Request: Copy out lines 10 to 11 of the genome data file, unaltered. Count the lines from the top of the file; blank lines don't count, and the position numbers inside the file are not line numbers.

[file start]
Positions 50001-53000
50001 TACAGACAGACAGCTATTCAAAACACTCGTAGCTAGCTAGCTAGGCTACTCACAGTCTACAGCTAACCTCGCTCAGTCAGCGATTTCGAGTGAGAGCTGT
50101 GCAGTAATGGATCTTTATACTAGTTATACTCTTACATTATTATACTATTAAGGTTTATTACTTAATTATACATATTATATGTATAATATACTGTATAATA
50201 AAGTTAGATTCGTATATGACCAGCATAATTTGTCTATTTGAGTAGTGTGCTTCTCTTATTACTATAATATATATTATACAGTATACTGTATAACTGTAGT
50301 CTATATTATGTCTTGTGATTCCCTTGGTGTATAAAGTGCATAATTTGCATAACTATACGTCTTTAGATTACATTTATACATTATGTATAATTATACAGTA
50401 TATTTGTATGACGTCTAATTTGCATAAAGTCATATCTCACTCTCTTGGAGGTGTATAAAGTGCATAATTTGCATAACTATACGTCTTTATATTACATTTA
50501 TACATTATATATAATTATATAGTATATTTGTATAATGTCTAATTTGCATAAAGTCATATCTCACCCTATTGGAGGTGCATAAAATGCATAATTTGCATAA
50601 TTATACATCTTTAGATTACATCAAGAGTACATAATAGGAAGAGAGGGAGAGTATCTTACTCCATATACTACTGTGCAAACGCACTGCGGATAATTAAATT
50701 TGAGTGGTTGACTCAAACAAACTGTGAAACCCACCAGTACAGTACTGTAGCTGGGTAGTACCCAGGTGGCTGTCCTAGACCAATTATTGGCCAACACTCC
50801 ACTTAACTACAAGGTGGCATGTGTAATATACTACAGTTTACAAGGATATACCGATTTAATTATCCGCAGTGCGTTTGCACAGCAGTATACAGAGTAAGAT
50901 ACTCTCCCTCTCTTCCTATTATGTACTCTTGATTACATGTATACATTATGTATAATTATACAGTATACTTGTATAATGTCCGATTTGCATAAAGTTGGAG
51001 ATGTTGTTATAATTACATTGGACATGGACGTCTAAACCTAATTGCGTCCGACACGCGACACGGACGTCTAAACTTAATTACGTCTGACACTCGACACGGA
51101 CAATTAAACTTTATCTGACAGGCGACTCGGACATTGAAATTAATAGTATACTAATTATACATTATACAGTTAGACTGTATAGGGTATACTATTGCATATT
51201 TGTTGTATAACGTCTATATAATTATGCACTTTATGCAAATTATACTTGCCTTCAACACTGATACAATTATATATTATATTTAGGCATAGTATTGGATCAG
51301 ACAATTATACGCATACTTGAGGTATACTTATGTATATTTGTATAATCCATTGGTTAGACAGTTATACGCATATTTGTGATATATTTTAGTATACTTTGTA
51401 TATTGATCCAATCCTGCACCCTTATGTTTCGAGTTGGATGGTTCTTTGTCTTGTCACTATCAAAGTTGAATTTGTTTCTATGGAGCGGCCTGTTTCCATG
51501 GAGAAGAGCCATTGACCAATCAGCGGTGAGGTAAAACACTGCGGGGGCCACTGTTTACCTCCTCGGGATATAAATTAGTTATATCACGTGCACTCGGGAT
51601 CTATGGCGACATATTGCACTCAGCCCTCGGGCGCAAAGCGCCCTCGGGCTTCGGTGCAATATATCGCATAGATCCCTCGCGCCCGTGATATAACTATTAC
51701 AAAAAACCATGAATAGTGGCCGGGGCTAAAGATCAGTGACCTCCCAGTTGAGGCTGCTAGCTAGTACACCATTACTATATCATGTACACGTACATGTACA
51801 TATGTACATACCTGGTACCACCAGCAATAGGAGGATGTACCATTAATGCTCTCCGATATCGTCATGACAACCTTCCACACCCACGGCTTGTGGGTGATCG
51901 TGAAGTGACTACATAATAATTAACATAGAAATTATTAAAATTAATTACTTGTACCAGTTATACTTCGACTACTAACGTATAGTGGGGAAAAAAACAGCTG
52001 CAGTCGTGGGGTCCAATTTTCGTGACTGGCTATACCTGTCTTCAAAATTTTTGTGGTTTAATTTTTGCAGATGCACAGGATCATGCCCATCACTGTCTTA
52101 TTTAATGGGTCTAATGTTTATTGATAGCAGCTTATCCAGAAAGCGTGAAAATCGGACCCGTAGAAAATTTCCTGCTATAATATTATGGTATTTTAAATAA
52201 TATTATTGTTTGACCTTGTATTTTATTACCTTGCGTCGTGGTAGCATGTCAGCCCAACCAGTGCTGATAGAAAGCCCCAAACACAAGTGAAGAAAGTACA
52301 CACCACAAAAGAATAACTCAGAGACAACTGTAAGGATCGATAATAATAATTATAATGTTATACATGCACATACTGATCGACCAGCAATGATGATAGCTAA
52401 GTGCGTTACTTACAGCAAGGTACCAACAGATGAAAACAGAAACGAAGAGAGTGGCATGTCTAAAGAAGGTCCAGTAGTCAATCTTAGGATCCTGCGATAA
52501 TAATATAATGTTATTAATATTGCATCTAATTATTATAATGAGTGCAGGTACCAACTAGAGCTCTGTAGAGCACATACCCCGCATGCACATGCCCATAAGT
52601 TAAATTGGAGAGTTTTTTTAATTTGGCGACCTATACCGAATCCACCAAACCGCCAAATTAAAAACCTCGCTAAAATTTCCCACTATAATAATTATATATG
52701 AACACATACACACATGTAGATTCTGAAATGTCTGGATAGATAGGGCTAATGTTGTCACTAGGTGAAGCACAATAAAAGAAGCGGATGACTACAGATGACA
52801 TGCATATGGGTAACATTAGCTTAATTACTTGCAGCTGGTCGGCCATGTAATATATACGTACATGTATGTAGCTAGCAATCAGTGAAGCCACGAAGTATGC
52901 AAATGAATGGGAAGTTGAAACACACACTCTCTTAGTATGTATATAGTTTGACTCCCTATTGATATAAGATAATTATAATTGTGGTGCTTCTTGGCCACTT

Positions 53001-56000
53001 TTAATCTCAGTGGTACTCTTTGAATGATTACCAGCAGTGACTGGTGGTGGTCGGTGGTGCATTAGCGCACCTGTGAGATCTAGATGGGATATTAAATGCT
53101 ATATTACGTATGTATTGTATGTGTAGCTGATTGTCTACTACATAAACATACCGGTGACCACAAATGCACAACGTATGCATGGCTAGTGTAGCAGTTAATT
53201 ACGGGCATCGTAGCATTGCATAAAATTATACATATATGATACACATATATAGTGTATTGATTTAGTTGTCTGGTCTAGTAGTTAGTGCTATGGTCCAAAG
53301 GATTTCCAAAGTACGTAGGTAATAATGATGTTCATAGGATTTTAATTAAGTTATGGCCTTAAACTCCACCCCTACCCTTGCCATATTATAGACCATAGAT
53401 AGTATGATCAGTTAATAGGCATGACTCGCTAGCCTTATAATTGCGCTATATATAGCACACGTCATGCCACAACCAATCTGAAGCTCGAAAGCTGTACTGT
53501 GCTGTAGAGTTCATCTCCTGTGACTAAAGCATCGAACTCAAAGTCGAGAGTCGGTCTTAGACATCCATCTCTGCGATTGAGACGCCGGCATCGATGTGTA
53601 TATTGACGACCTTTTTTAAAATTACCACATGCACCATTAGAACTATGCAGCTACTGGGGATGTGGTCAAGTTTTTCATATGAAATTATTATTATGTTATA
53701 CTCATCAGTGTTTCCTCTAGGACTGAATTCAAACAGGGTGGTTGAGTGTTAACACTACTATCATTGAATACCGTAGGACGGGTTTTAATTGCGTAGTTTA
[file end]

50801 ACTTAACTACAAGGTGGCATGTGTAATATACTACAGTTTACAAGGATATACCGATTTAATTATCCGCAGTGCGTTTGCACAGCAGTATACAGAGTAAGAT
50901 ACTCTCCCTCTCTTCCTATTATGTACTCTTGATTACATGTATACATTATGTATAATTATACAGTATACTTGTATAATGTCCGATTTGCATAAAGTTGGAG